The chemical conversion of resources into new, more useful forms has been the traditional concern of chemical engineering. In recent years, chemical engineering has played a major role in high technology advances in biotechnology, sustainable energy, and novel materials processing. In addition, a critical concern with the depletion of resources has developed, leading to increased efforts to conserve, recycle, and find environmentally friendly alternatives.
The major educational objective in the Howard P. Isermann Department of Chemical and Biological Engineering is to prepare students to enter their engineering practice dealing with chemical as well as physical processes to meet the challenges of the future. The curriculum, which builds on chemistry, biology, mathematics, basic sciences, and engineering science, culminates in professional applications in which theory is tempered by engineering art and economic principles. Through this curriculum, graduates are prepared equally well for professional practice or for advanced study.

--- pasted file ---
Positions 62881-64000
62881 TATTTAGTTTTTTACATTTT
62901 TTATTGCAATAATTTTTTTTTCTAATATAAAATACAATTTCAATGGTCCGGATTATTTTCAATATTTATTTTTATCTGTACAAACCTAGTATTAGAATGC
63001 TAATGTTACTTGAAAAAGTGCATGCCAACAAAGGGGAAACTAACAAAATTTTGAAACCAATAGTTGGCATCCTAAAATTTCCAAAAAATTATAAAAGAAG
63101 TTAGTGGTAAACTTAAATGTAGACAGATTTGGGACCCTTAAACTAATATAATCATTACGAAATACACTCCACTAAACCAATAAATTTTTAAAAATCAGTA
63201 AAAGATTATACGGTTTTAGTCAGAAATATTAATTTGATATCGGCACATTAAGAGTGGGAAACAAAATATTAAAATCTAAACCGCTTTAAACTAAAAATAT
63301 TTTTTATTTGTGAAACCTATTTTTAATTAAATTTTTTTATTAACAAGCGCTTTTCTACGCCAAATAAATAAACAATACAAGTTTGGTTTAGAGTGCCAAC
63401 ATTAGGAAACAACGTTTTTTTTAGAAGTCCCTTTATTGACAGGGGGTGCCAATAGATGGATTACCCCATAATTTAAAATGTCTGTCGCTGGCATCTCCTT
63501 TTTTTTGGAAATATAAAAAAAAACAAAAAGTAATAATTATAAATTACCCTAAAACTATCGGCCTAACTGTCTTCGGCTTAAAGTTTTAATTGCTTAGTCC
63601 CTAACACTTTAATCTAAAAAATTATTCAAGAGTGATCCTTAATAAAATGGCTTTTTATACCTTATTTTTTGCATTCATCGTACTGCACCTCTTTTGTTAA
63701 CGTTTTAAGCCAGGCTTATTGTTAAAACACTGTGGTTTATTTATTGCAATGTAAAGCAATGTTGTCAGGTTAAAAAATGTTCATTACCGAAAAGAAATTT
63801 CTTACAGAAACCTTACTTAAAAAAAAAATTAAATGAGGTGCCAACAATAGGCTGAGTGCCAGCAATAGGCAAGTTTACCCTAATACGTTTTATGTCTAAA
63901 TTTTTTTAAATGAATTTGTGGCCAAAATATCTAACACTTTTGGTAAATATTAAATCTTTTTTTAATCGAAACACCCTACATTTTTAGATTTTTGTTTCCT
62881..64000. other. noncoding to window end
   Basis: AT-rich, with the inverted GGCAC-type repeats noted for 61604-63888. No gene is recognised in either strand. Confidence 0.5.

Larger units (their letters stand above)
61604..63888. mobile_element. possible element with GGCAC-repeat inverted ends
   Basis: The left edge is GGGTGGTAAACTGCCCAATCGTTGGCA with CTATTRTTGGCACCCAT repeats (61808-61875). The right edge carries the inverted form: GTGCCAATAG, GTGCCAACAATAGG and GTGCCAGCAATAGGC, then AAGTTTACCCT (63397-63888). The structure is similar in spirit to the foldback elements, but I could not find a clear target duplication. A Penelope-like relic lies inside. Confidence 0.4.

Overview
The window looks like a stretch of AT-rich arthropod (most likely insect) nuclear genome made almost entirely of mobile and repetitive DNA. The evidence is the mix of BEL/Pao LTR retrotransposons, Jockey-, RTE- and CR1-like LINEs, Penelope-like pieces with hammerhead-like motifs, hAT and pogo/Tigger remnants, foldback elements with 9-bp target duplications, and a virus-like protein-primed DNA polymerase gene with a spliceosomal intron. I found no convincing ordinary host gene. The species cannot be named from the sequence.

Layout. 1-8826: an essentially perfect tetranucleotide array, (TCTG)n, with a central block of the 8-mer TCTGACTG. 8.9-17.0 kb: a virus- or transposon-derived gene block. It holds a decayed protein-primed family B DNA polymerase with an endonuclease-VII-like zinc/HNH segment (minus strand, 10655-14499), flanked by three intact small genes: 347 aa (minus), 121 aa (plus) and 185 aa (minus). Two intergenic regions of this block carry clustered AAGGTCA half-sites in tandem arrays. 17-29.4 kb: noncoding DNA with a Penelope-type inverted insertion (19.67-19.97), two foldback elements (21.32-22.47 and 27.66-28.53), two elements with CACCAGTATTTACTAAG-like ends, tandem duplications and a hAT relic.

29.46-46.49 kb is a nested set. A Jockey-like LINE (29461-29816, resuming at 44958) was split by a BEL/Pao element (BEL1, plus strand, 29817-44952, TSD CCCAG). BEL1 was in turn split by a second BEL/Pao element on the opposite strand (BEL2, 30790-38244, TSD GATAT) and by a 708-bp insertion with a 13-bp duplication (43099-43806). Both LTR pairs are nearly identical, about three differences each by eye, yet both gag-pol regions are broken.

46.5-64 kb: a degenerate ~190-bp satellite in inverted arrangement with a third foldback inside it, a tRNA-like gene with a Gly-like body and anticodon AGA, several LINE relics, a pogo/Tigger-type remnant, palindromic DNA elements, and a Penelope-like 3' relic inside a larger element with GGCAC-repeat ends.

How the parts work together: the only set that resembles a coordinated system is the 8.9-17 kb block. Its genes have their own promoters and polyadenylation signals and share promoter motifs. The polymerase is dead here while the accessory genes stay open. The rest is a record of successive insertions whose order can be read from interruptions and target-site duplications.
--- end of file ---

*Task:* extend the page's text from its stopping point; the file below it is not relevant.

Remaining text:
Opportunities for creative and satisfying practice in chemical and biological engineering can be found in conception, design, control, or management of processes involving chemical and/or biochemical transformations. These processes range from the more conventional conversion of crude oil into petrochemicals and plastics, to the microbiological transformation of hardwood chips into specialty alcohols, or to the creation of semiconductor devices from silicon wafers. Diverse career choices exist not only in the chemical industry, but in virtually all processing industries, including agricultural, biotechnology, chemical, food, nuclear, semiconductor processing, and environmental operations. By emphasizing basic principles, the program prepares its graduates for positions spanning the spectrum of activities from research and development, to process and project engineering, to production, or to technical marketing.